By Sara Carman
We already know that being a scribe is at the top of the list when it comes to extracurricular activities that help you get into medical, nursing, or PA school.
Getting a front-row seat to medicine while working alongside the individuals I hoped to one day call my colleagues was a one-of-a-kind experience for me, but I wanted to see and do more.
When the opportunity came to participate in a medical mission trip to Panama in the summer of 2011, I couldn’t wait to join!
After all the fundraising and gathering medical supplies, I spent a week in Penenomé, Panama with more than 30 other pre-health students, some of whom were also medical scribes.
We partnered with a local doctor and a dentist to host four days of medical clinics for the local population, and it was one of the most rewarding experiences of my life.
Not only did I experience a paradigm shift in witnessing third-world medicine firsthand but I also got to use my scribe knowledge to help triage patients by taking their vitals and their histories.
The scribes working the triage station of the clinic could hear a chief complaint and would already know what follow up questions to ask based on our knowledge of chief complaints and associated signs and symptoms.
Once the provider saw the patient, our focused HPIs and ROS documentation helped the provider quickly assess the patient’s situation and improved his efficiency, allowing us to see more patients each day.
When working in the exam room, I observed the physician and was able to help in the medical decision making process to diagnose symptoms and prescribe treatments. While I wasn’t actually performing any of the physical exams myself, I was able to utilize my scribe knowledge and know exactly what was going on.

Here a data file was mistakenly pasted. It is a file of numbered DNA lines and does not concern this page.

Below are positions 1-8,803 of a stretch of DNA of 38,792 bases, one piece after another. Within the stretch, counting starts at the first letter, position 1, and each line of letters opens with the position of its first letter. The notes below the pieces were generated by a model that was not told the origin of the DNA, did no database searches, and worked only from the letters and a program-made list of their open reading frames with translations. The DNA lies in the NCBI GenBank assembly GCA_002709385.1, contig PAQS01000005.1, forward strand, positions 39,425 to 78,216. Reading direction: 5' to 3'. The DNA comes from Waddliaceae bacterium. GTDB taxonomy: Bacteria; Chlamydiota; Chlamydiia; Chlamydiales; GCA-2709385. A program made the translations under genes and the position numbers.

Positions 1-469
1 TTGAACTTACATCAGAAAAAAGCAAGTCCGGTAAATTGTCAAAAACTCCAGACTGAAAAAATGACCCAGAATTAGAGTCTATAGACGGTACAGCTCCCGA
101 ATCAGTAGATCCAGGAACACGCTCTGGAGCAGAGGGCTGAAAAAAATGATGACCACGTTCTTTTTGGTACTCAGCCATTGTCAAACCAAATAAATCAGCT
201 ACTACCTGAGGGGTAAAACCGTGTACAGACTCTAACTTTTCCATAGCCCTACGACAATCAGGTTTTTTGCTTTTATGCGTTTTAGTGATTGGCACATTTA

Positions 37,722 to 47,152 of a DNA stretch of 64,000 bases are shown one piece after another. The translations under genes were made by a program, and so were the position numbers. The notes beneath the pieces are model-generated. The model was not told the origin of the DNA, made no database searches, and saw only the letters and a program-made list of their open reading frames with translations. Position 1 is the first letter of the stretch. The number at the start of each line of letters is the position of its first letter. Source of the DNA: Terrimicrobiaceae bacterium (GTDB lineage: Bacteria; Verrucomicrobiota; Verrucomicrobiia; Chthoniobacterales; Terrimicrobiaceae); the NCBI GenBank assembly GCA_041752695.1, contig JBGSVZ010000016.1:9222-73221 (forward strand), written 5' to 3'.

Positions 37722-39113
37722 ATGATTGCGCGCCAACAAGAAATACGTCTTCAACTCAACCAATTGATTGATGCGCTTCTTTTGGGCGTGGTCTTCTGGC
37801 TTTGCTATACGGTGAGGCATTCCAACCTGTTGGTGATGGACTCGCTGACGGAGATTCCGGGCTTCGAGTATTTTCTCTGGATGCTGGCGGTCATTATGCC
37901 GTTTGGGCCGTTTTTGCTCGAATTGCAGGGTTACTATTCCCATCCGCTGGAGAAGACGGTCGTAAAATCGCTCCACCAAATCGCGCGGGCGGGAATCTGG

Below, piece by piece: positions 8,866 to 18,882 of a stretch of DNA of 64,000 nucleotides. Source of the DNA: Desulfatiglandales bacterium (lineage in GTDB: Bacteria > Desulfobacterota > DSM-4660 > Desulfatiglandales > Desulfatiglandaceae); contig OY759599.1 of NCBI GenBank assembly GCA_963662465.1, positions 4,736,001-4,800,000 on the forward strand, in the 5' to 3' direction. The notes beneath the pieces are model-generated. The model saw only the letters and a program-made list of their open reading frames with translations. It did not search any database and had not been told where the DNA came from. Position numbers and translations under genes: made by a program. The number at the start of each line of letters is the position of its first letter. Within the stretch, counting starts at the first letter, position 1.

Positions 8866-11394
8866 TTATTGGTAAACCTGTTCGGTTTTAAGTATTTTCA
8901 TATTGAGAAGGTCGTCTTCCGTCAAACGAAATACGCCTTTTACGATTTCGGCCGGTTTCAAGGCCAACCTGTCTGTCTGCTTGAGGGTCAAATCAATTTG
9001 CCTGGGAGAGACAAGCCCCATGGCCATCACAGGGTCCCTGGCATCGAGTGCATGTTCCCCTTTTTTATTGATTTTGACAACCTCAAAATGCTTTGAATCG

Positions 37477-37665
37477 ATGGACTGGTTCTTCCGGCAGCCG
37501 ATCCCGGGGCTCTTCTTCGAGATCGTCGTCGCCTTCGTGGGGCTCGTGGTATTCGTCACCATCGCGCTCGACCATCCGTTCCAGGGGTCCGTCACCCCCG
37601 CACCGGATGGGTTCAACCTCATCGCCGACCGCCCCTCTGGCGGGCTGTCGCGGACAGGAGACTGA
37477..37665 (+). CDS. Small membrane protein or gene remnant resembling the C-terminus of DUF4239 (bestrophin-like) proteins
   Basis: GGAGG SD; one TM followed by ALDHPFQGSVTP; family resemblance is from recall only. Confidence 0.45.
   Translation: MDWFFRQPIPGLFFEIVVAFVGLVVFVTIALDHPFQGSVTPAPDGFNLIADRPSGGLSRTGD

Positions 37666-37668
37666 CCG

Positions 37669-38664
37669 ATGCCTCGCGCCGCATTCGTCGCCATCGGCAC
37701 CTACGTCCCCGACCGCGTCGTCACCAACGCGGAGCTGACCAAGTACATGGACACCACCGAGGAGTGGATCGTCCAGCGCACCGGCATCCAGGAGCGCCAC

While a majority of the chief complaints from patients were relatively minor (headaches, joint pain, back pain, etc.) there were a few patients that would have quickly deteriorated had our clinic not been there to diagnose and treat them. One patient that I distinctly remember was a young boy with acute pharyngitis, a fever and severe respiratory distress who may not have made it to the nearest hospital had our clinic’s doctor not given him a shot of Penicillin.
It was clear that the scribes in our group were all on the same page with regards to the patient’s history, signs, symptoms, diagnosis and treatment options, but it was a teaching moment for us for the non-scribes in our group.
We used our own knowledge gained from scribing and working with attending
physicians, MLPs and nurses to teach them our thought processes and the medical decision making that had led us to our conclusions. It was in that moment I think all of us scribes realized just how much scribing had actually taught us and that we were actually applying our own knowledge to help others.
Looking back, I know our clinic impacted hundreds of lives in that community, but I also realize that it impacted my life as well. This experience definitely helped solidify my determination to one day become a health care provider. I strongly encourage everyone, especially scribes, to participate in a medical mission at some point.
Helping others while being able to put your extensive scribe knowledge to use is an unforgettable experience!
Sara Carman, M.P.H., is a medical scribe and Implementation Coordinator at Medical Scribe Services.